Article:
RSS feeds automatically update subscribers on new website content or events; there’s no need for users to continually check your website. New blogs, email newsletter shipments, wiki page updates, and upcoming fundraising events should be placed on an RSS page. This will greatly increase fundraiser participation.  For more info on creating RSS feeds visit /www.wilsonweb.com.

8. Create Wiki Pages
A wiki page is a webpage that can be edited by website visitors. Wikipedia is the most commonly known wiki site: a visitor edited, free encyclopedia. Submit your school’s details and history to this site, as it often comes up first in search results. Wiki pages for every sports team and student organization can be of great benefit. Parents, students, and staff can contribute unique pictures and stories about each group, establishing a sense of community while keeping the entire community informed about student activities. Write about notable alumni, too. Giving staff the ability to quickly edit these pages will make them more valuable and interesting. Search engines consider frequently updated content more valuable, so wiki pages increase your website’s natural search results. JotSpot provides a fully integrated wiki application that makes creating wiki pages a breeze. While most wiki pages are text based, JotSpot allows you to create rich web-based spreadsheets, calendars, documents and photo galleries with ease. For additional information on general wiki page creation, visit www.intersci.ss.uci.edu.

9. Create and Distribute Charity Badges
A charity badge is a small widget, often including a picture, brief description of the organization, and link to where you can make a donation. Using charity badges is good practice for any fundraising campaign. Although they may or may not produce large donations, they are an effective way to promote a fundraiser. Placing yours in targeted locations can help you reach new demographic groups. These badges also allow users to share with one another by simply clicking on “get this badge” and copying the html code onto their website or blog, which helps you target individuals who may donate. They are inexpensive and easy to create. Simply follow step-by-step instructions though providers such as CareBadges or ChipIn.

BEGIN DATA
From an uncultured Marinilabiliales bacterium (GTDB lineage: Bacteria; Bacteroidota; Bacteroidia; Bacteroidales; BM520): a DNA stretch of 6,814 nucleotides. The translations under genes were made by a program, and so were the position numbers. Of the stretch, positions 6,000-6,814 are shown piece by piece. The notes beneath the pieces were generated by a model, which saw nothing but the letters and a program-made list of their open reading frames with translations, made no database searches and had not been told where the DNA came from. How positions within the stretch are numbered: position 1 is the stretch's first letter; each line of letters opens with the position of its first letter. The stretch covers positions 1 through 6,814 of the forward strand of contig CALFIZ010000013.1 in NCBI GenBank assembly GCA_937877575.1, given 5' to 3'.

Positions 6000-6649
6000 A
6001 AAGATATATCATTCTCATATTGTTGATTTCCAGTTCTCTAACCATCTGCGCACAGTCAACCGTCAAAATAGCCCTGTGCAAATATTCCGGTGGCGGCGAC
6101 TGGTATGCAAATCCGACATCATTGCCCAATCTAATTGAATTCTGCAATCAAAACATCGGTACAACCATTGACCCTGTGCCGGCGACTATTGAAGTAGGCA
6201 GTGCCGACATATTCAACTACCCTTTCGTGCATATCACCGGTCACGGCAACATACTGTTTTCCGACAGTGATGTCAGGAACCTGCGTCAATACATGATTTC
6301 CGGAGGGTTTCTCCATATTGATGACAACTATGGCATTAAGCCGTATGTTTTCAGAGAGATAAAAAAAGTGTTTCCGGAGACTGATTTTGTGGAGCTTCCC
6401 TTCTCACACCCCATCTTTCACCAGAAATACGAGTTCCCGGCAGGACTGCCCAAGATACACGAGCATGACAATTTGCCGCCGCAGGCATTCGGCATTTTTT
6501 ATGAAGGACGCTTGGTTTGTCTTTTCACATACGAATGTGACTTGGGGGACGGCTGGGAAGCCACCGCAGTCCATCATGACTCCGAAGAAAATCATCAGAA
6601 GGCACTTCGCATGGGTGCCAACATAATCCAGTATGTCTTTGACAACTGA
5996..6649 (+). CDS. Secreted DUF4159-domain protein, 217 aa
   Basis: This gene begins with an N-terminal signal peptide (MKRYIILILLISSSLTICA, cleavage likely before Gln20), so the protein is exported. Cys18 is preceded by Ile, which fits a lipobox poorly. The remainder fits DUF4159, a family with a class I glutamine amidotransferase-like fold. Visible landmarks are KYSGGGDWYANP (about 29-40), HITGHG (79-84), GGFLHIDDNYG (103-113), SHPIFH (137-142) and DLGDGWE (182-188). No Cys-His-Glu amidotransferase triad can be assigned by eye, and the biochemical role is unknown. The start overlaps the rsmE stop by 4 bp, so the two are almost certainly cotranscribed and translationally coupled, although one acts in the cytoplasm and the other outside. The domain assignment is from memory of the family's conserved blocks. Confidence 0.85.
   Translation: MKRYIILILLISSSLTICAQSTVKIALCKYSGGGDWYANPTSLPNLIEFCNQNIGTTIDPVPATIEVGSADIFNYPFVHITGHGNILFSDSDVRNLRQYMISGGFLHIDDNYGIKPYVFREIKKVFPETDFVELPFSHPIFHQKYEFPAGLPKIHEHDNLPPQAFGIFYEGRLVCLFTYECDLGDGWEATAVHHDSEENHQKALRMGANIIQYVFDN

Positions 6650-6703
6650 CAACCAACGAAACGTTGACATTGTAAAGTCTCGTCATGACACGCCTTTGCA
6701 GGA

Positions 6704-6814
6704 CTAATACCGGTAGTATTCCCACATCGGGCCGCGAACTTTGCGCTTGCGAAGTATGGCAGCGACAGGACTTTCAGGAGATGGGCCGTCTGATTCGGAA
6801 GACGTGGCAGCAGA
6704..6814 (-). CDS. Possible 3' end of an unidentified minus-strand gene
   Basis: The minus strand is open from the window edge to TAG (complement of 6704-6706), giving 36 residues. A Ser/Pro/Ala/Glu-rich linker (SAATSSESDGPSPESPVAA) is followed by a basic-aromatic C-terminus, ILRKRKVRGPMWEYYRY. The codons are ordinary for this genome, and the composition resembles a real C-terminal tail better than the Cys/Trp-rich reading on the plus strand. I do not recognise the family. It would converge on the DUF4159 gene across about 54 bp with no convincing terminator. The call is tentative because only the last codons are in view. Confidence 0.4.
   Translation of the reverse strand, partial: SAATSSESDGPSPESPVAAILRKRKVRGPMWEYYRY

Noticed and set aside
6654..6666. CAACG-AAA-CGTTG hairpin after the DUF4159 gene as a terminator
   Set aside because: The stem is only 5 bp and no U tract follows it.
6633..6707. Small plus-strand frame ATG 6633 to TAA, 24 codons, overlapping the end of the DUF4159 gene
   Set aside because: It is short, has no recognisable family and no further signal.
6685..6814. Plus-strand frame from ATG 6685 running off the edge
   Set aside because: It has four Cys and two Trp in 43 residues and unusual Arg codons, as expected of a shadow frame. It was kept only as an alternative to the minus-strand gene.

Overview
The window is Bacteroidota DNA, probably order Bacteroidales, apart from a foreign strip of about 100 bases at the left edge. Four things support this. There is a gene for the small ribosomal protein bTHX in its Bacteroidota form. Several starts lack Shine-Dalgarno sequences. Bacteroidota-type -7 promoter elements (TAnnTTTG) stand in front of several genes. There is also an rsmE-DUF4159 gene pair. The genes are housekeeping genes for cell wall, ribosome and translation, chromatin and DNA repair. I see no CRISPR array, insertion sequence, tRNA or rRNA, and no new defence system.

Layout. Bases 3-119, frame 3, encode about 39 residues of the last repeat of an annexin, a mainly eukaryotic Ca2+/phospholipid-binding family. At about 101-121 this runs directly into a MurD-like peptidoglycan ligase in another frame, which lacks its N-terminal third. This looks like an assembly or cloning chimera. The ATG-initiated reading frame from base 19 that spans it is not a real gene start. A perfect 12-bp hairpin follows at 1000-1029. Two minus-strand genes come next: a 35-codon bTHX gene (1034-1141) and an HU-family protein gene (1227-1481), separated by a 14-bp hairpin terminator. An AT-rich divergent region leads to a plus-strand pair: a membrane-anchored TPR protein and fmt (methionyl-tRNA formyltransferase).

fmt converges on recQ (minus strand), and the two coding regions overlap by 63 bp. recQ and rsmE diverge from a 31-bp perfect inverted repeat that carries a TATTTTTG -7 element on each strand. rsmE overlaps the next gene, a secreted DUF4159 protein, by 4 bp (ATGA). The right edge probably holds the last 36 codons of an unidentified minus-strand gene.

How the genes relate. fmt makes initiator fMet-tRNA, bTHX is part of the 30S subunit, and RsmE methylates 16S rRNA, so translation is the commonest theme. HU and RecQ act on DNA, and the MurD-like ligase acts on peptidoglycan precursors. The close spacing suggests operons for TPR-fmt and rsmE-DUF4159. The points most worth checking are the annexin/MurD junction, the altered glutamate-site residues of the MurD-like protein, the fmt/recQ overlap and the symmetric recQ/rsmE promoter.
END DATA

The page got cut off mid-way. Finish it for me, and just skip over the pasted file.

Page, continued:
To get your school’s charity badge started, choose a provider and create a badge.  Then, email those who would be most likely to make a contribution or share the badge with others. After this, donate to your charity badge yourself, and have co-workers and friends do the same. People are much more likely to donate if they feel they are part of something big. Finally, promote your badge though your school blog, social networking sites, email newsletter, or forums.


The Basics

Here are some basic tips to increase the effectiveness of any fundraiser.

10. Base Appeal on Benefits, Not Needs
Communicate how your school will be a better place for children, or the community will be better off as a whole, after receiving fundraising dollars.

11. Create a Sense of Urgency
Communicate the need for urgent action with clear deadlines and purposes. Catch people in the moment, with a sense of immediacy, and they are more likely to make a donation. 

12. Provide Convenience for Donors
Give donors the convenience of paying online, over the phone, or via mail.  Establishing several media for submitting donations or purchasing Raffle Tickets increases the likelihood of participation.

13. Following up with a Thank You
Don’t forget to send thank you notes to any direct donors, big Raffle Ticket customers, and purchasers of auction items.

14. Use Online Fundraising as a Supplement
Encourage online participation, but don’t let this be the only alternative. A lot of people do not want to become engaged with the online process. Make sure traditional fundraising activities are still in place. Online fundraisers are long arms, while traditional fundraising is the backbone of your fundraising efforts. Think integration. Allow your offline and online fundraising efforts to complement each other.